top of page
  • Writer's pictureMiriam Green

Rise Up Singing

I am learning that it is often best not to delay or challenge Mom’s instincts when she’s in a bad mood. The sticky, humid heat is getting to her. We spent the morning wandering in town and having coffee before my dad left us for one of his meetings. By the time we walked back to their apartment, Mom complained of being soaked through. All she wanted to do was lie down.

I tried to get her to paint with me. I took out the water colors, covered the table with newspaper, and positioned a cup of water nearby. I showed her how to dip the brush into the vivid colors. I painted swirls and lines, flowers, clouds. Mom finally took up her brush, dipped it into the red paint, and wrote, “I am here.” Then she abruptly left the table and headed for her bed.

Mom is in touch with how she feels. She can still decide—in the moment—what she wants. That’s not to say she is always right. She overheard me talking with Daddy about a friend who had recently been sick. She barged into our conversation and accused us of spreading lies about her.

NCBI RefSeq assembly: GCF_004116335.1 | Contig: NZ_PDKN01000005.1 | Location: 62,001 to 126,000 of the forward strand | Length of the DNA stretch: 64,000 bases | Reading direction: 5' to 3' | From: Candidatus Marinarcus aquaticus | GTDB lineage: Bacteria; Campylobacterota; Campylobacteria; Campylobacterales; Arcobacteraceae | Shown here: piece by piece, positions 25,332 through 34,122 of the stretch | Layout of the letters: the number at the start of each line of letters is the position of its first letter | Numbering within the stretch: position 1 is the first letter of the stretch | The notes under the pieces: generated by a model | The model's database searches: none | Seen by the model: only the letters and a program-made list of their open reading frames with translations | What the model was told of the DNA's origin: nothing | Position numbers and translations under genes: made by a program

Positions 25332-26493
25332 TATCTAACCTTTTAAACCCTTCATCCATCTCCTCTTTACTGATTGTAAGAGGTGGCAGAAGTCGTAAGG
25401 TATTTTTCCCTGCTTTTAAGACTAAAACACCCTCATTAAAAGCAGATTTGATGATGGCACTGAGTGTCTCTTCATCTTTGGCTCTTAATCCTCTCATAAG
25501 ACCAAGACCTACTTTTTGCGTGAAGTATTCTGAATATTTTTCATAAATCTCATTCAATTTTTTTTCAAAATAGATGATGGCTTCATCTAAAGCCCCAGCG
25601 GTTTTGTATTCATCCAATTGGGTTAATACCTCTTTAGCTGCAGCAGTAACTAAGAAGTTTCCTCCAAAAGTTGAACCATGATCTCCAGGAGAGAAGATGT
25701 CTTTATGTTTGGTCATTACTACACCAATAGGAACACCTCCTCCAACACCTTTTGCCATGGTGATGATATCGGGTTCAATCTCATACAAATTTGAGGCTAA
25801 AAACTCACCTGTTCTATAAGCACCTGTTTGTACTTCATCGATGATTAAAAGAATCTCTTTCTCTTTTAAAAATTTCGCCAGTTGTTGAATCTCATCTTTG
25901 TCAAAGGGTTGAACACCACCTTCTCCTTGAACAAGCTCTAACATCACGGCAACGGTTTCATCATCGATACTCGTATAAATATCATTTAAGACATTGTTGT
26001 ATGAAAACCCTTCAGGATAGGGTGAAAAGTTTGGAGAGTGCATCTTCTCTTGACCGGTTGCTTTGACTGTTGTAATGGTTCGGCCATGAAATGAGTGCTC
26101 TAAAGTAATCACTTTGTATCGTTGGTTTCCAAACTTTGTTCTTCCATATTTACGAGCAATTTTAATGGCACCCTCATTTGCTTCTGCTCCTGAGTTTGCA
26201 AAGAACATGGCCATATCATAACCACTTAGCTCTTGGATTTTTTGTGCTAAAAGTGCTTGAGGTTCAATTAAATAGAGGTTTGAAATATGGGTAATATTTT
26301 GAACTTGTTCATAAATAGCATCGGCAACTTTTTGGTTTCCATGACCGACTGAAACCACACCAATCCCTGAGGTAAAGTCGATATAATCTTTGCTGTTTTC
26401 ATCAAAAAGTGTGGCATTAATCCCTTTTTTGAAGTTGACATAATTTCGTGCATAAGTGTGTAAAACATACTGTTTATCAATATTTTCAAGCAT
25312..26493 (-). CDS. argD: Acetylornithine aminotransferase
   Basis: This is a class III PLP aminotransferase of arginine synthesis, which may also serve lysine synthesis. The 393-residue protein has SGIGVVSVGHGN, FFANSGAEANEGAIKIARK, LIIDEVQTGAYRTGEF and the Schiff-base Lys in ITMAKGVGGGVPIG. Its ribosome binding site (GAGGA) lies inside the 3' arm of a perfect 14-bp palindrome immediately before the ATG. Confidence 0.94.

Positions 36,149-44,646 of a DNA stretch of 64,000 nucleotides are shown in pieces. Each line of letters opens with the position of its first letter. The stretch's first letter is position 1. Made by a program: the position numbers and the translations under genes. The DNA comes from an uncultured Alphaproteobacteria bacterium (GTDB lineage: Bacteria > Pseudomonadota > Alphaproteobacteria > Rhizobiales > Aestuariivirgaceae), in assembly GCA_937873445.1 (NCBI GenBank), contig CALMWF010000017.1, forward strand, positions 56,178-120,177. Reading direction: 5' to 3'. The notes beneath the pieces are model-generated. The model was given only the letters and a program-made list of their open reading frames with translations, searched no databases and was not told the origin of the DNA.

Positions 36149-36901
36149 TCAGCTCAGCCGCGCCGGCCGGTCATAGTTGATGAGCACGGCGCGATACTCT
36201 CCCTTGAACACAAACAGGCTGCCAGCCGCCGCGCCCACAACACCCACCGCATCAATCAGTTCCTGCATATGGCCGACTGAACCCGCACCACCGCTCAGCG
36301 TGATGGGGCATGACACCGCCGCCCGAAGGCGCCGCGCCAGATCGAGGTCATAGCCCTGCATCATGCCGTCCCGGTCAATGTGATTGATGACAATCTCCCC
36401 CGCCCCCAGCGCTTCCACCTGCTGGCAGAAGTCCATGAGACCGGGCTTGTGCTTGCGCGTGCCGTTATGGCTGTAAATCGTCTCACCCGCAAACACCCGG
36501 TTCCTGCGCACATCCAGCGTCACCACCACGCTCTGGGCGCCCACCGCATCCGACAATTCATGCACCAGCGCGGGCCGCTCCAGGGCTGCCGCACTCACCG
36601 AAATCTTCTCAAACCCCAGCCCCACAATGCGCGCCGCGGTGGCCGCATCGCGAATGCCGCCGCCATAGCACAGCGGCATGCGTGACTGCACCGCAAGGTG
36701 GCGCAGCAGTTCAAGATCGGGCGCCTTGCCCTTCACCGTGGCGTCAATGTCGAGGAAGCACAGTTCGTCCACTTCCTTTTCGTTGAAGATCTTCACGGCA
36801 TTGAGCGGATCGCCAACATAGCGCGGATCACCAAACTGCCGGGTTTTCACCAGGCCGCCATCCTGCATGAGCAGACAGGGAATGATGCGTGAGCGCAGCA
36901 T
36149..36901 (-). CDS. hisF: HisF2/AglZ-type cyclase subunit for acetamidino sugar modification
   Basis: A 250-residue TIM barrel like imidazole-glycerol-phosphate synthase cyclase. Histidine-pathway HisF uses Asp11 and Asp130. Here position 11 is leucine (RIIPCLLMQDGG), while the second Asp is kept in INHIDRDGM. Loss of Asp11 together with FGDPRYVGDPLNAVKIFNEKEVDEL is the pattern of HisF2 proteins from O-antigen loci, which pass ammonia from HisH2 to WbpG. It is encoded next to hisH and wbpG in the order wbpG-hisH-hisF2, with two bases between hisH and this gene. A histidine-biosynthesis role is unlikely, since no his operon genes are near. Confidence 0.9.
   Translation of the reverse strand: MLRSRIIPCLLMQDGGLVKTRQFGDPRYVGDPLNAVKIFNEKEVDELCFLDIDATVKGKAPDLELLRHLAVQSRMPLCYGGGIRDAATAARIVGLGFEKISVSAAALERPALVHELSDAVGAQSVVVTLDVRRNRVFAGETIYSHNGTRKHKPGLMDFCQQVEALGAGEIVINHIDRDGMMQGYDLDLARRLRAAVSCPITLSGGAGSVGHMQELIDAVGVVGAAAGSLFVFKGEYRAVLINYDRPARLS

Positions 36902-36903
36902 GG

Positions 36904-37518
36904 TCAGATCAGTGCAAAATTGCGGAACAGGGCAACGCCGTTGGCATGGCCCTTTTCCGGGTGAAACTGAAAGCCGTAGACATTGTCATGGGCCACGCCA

“I don’t make people sick,” she yelled. “You want to kill me. Everyone wants to kill me!”

I don’t know what fuels this paranoia. Perhaps it stems from the fact that she cannot navigate her surroundings without assistance. If she feels that one of her key caregivers is turning on her, she panics.

Mom can still be a good judge of what her body needs. This is the lesson I must learn. That no matter how I try to assist, I must pay attention to and take into consideration Mom’s instinctive gestures. I must read her body language. It makes life a lot easier when I do.

Mom ate lunch after her short rest. Then, we sat on the couch and sang our hearts out. It was just what we needed. I’m glad no one was listening, as I really can’t carry a tune. But no matter. With our book, Rise Up Singing,* we sang song after song, each one embedded in Mom’s memory with such clarity.

It didn’t matter that Mom had been angry, or that she’d had to be reminded about how to eat a sandwich, or that she referred to me as a friend. What did matter was the fun we had in the moment. I’ll be back next week for some more fun.

I think of summer as a wonderful time to eat cold salads. Here’s a sweet carrot salad that incorporates one of my favorite summer fruits—grapes.

Sweet Carrot Salad

3 carrots, grated

25 grapes, sliced in half

1 Tbsp toasted pecans, chopped

1 Tbsp craisins

Juice of one orange (or ¼ cup)

1 tsp cinnamon


Place grated carrots into a mixing bowl. Toss in remaining ingredients. Mix well. Refrigerate for at least an hour before serving.

*Blood, Peter and Annie Patterson, eds., USA: Sing Out!, 1988.

11 views0 comments

Recent Posts

See All
bottom of page